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The Coca-Cola Commercial You'll Likely Never See Thanks To Huge Backlash

Coca-Cola advertising has a history of making an impression. An early Coca-Cola sign can fetch an eye-popping prize on "American Pickers," and stars like Keanu Reeves have appeared in the brand's commercials early in their career. However, not every Coca-Cola ad is a slam dunk — and one of them was so badly received that you're unlikely to ever see it on Coke's official channels again. 

The brand has been on hot water in Bangladesh after running an ad that tells consumers that Coca-Cola doesn't come from Israel. The Bengali-language commercial, which ran on Sunday, June 9, appeared to distance the brand from Israel due to the ongoing Israel-Gaza war. In it, a customer tells a shopkeeper that he doesn't want Coca-Cola anymore because of the drink coming from an unnamed country, which prompts the latter to seek out the dodgy source of this information. Then, he quite literally hits the streets to inform everyone he can find about the drink's long and international history, which is unconnected to the aforementioned nameless country. While Israel isn't mentioned by name, the ad does note that Palestine has a Coca-Cola factory.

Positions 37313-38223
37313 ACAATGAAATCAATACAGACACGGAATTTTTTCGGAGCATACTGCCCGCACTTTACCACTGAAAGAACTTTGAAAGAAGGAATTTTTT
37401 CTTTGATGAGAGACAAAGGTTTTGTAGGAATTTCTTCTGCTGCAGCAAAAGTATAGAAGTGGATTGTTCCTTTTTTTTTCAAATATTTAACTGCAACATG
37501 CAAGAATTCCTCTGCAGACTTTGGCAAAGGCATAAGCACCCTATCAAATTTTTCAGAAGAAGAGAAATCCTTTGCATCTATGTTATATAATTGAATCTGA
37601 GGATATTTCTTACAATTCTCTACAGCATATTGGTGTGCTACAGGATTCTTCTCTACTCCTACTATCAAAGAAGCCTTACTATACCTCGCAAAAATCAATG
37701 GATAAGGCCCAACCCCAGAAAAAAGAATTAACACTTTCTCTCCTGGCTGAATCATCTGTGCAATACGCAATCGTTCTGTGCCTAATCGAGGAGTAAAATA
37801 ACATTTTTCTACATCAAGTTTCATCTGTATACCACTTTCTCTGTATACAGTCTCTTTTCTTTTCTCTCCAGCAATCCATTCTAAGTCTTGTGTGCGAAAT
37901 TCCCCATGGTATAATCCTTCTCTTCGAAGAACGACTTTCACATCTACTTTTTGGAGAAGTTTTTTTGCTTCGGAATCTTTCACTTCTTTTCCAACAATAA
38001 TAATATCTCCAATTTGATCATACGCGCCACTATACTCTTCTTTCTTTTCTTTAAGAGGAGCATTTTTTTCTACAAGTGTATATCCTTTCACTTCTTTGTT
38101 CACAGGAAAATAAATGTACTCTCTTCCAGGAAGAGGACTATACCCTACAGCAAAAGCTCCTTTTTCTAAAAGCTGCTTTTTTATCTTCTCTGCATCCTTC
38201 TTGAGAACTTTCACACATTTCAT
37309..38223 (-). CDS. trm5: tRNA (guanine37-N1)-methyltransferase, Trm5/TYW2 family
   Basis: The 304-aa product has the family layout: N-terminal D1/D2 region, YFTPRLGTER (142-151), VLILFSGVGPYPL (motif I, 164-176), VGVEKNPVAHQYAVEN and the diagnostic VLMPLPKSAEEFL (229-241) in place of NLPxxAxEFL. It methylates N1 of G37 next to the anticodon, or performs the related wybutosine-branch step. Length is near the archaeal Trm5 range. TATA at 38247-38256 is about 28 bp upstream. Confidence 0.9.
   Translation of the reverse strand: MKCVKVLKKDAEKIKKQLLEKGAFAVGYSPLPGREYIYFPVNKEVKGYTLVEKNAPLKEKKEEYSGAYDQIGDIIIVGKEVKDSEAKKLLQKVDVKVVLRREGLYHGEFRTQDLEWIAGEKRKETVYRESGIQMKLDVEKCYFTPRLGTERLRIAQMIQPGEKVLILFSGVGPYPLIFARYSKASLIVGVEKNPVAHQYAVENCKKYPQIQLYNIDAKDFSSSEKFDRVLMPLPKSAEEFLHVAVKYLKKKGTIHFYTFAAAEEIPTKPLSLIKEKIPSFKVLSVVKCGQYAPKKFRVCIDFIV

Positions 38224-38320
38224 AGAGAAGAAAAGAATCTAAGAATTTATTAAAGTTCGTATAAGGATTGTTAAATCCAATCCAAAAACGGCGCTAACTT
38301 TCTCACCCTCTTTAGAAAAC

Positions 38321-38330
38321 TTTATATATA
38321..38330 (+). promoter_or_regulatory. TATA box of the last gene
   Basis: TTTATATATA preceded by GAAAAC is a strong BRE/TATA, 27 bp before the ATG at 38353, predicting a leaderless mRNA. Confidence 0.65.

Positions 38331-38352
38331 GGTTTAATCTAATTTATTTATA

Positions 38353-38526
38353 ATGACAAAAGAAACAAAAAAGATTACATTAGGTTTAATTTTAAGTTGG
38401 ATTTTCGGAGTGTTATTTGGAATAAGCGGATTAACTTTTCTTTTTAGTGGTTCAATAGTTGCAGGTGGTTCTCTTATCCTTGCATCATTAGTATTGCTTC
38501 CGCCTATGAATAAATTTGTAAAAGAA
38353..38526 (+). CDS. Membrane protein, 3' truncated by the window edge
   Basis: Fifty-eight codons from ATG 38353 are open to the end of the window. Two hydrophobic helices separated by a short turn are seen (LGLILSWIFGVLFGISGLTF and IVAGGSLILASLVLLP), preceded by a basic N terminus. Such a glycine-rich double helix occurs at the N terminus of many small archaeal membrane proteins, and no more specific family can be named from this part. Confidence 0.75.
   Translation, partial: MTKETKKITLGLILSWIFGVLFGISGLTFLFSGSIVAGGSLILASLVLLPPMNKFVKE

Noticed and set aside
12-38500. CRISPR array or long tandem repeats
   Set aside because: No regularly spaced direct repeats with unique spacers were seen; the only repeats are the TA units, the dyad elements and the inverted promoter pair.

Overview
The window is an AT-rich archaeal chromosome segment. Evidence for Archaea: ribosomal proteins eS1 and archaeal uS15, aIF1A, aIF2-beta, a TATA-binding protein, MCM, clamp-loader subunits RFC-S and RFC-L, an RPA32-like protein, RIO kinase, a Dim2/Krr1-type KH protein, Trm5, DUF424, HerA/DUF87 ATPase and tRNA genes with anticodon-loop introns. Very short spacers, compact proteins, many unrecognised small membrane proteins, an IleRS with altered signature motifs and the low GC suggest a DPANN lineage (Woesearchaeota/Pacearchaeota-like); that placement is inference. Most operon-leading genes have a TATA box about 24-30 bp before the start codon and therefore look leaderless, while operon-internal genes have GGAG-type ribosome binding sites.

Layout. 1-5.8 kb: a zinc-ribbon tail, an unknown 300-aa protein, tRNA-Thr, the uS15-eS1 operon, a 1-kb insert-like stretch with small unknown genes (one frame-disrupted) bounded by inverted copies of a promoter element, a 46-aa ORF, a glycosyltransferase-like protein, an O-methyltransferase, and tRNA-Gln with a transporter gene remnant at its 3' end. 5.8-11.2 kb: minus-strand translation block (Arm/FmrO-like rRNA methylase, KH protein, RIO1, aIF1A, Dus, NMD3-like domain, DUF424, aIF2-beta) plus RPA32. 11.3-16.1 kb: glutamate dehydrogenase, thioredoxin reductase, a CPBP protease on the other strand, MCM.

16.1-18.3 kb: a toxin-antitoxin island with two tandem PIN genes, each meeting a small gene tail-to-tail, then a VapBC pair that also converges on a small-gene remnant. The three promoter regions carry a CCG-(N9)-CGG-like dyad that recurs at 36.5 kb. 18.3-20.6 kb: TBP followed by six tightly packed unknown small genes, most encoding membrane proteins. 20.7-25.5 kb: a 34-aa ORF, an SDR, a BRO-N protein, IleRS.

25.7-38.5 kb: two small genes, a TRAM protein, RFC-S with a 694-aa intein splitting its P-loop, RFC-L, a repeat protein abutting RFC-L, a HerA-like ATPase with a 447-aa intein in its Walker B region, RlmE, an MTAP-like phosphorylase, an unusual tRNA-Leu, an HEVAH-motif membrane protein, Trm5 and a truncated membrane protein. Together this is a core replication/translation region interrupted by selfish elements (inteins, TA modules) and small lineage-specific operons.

The message didn't go over well among the public. Instead, it sparked huge outrage, and Coca-Cola ended up pulling the commercial.   

The ad angered boycotters even more

Coca-Cola's advertisement backlash comes at a time when the company is seeing its sales falling due to a consumer boycott in the area. While the commercial's intention seems to have been to boost sales in Bangladesh, marketing expert Omar Nasif Abdullah of Bangladesh's North-South University has noted that its failure to read the room is likely to have the exact opposite effect. "The new PR campaign is laden with the wrong message and wrong approach," he told Al Jazeera. "And in the cut-throat world of marketing, that's an unforgivable mistake."

The people's anger at the campaign has been such that the ad's star and director, Saraf Ahmed Jibon, has also made a public apology. "I simply presented the information and data provided by their agency," he wrote on Facebook (via Al Jazeera). "This project was only a part of my professional work ... I have not supported Israel in any way, and I never will." Because of all this, it doesn't seem likely that the ad campaign will make a comeback any time soon — and it may have landed itself a position among the most controversial TV commercials of all time.